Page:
Also, don’t get fixated on things that you might read about in the tour book. By keeping an open mind, you can stumble into opportunities for great photographs. Often the best photographs come from the uncelebrated or unplanned. You may be going from point A to point B on the itinerary, but the best photographs usually happen somewhere in between.

Cuba
Cuba
I was attracted to the strong shadows and the warm quality of the early morning light, which add a sense of mystery to the image. Be patient. Street scenes change continuously. Choose a spot that has potential, relax, and wait for the elements to fall together. Tamron SP AF 24-135mm f/3.5-5.6 AD Aspherical.Richard Martin
Children Southern India
Children Southern India
Backlighting at sunset created strong silhouettes of children climbing on wooden fishing piers along the shoreline. The only way to discover the pattern of life in a place is to experience it so “get out there”. Early mornings and late afternoons are perfect times. Tamron 18-270mm f/3.5-6.3 Di II VC AF.Richard Martin
Cow and Bird
Cow and Bird
Always have your camera with you and always keep your eyes open. Serendipity plays an extremely important role in travel photography. You never know what you are going to run into, and you have to be ready. Tamron 18-270mm f/3.5-6.3 Di II VC AF.Richard Martin
Southern India
Southern India
As I photographed the color and shadows of this village home in the warm morning light, a curious child peeked thru the doorway. I carefully zoomed back to include him in the composition, providing both context and balance to the design. Tamron 18-270mm f/3.5-6.3 Di II VC AF.Richard Martin
India customs and traditions
India customs and traditions
Understanding the customs and traditions of a place is very important. It is essential to act in a way that is not rude or offensive. Be sensitive to the scene in your viewfinder. If people are getting nervous, ask permission or move on. Tamron 18-270mm f/3.5-6.3 Di II VC AF.Richard Martin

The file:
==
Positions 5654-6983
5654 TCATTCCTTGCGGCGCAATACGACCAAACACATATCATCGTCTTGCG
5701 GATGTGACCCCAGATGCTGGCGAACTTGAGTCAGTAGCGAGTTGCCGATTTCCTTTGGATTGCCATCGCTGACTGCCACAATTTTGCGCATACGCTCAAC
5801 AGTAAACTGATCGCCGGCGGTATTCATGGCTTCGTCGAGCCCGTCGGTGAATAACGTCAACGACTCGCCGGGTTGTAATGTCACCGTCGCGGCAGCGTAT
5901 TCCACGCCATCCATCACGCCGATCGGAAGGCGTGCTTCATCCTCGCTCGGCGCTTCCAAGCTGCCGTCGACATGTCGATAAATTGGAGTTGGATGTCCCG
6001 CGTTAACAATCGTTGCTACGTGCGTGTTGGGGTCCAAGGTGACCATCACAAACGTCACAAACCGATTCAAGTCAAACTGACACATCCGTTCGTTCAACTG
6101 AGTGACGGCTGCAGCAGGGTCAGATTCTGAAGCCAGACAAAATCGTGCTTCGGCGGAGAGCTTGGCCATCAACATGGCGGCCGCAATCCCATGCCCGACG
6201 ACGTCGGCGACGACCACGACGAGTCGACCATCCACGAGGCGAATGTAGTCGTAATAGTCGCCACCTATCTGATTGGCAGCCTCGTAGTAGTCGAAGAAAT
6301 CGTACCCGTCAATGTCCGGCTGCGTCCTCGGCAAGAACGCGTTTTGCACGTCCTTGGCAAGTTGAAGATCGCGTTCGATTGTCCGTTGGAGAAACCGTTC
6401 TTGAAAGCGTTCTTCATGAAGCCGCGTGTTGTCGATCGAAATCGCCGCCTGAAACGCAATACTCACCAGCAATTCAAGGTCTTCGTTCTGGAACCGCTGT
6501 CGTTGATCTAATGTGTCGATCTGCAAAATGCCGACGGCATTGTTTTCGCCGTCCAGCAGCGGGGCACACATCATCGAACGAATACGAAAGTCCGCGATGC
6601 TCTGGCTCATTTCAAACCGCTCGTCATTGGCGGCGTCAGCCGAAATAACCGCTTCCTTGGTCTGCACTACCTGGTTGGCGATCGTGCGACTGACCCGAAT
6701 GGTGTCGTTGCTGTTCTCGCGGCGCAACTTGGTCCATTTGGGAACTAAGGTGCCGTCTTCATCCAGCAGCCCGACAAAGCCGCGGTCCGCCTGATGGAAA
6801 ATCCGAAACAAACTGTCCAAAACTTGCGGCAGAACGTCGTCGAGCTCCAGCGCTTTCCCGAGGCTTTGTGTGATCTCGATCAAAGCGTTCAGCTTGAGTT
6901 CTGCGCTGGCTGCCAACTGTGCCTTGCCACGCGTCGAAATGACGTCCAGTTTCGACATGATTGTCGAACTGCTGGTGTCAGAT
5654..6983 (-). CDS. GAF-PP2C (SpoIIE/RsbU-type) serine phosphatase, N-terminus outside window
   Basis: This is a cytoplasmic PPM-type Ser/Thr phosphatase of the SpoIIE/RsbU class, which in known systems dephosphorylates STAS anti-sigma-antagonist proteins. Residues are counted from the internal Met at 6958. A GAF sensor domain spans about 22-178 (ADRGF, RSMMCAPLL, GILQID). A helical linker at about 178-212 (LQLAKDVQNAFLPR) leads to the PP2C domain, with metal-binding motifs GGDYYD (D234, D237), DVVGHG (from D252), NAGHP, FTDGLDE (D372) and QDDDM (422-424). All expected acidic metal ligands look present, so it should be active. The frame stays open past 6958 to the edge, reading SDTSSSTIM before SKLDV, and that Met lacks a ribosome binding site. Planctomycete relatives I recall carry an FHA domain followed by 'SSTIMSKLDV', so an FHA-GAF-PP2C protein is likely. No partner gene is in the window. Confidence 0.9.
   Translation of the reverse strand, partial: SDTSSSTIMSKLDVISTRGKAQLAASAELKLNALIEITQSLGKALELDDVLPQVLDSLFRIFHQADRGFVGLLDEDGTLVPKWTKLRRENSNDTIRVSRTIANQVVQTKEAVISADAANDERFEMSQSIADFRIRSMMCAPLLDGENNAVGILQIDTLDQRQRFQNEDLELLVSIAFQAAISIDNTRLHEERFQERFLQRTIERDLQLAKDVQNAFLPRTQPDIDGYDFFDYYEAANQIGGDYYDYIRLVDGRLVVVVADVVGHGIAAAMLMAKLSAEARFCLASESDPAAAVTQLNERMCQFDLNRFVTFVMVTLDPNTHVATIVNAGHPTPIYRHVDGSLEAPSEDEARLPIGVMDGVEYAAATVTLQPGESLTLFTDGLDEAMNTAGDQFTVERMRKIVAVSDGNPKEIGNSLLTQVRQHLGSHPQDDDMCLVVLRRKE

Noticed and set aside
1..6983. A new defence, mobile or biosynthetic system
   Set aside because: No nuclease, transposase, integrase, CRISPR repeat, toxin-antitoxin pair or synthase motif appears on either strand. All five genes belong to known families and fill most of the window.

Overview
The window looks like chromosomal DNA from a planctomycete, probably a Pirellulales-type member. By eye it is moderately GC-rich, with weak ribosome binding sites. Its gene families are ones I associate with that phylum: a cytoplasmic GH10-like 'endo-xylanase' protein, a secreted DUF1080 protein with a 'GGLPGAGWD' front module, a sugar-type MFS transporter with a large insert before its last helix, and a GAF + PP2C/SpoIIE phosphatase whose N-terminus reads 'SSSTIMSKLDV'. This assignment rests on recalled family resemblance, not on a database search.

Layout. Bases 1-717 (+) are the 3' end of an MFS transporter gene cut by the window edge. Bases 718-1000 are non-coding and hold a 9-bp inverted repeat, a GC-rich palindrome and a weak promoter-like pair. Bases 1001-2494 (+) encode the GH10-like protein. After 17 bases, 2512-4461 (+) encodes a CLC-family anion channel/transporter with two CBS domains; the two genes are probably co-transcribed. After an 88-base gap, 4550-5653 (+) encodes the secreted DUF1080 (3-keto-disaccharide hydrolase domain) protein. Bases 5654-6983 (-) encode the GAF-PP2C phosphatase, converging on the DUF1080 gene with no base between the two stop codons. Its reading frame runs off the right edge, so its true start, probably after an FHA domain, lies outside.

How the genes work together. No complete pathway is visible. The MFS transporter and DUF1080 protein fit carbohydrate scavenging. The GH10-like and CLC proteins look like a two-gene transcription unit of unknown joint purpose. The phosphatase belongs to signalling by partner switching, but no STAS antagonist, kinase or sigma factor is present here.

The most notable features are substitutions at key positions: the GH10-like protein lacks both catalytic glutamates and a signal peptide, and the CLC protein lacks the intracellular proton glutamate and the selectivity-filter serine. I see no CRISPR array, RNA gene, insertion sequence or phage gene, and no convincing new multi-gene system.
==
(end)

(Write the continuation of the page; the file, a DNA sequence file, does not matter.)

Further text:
Venice Italy
Venice Italy
Don't be shy about asking for directions. Wander down alleys. Sit in cafés and watch life pass by. Try and avoid restaurants where the tourists frequent and choose local favorites. Get away from the crowds, wander down a street and see where it leads. Getting away from the tourists and tourist sites, away from what is too familiar and comfortable makes it easier to get a feel for the rhythm of a place, and to be more perceptive to a new territory. Tamron 18-270mm f/3.5-6.3 Di II VC AF.Richard Martin
Regusa Sicily
Regusa Sicily
When traveling to new surroundings, it is important to be conscious of the negative aspects of ‘over stimulation’. There is a natural tendency to be less observant in general, while engaged in exciting new situations. Ultimately, the challenge is to consciously observe beyond the surface of one’s own ‘selective reality’. Tamron 18-270mm f/3.5-6.3 Di II VC AF.Richard Martin
Cuban Boy
Cuban Boy
Have confidence in yourself and your vision. When photographers are open to new possibilities, the world offers us many surprises. Tamron SP AF 24-135mm f/3.5-5.6 AD Aspherical.Richard Martin
Eureka Dunes, Death Valley CA
Eureka Dunes, Death Valley CA
Eureka Dunes, Death Valley CA Make an effort to relate the photos that you make with your own experience and impressions instead of merely repeating what you see on postcards and travel brochures. Tamron 18-270mm f/3.5-6.3 Di II VC AF.Richard Martin
Mesquite Flats, Death Valley CA
Mesquite Flats, Death Valley CA
Tamron 18-270mm f/3.5-6.3 Di II VC AFRichard Martin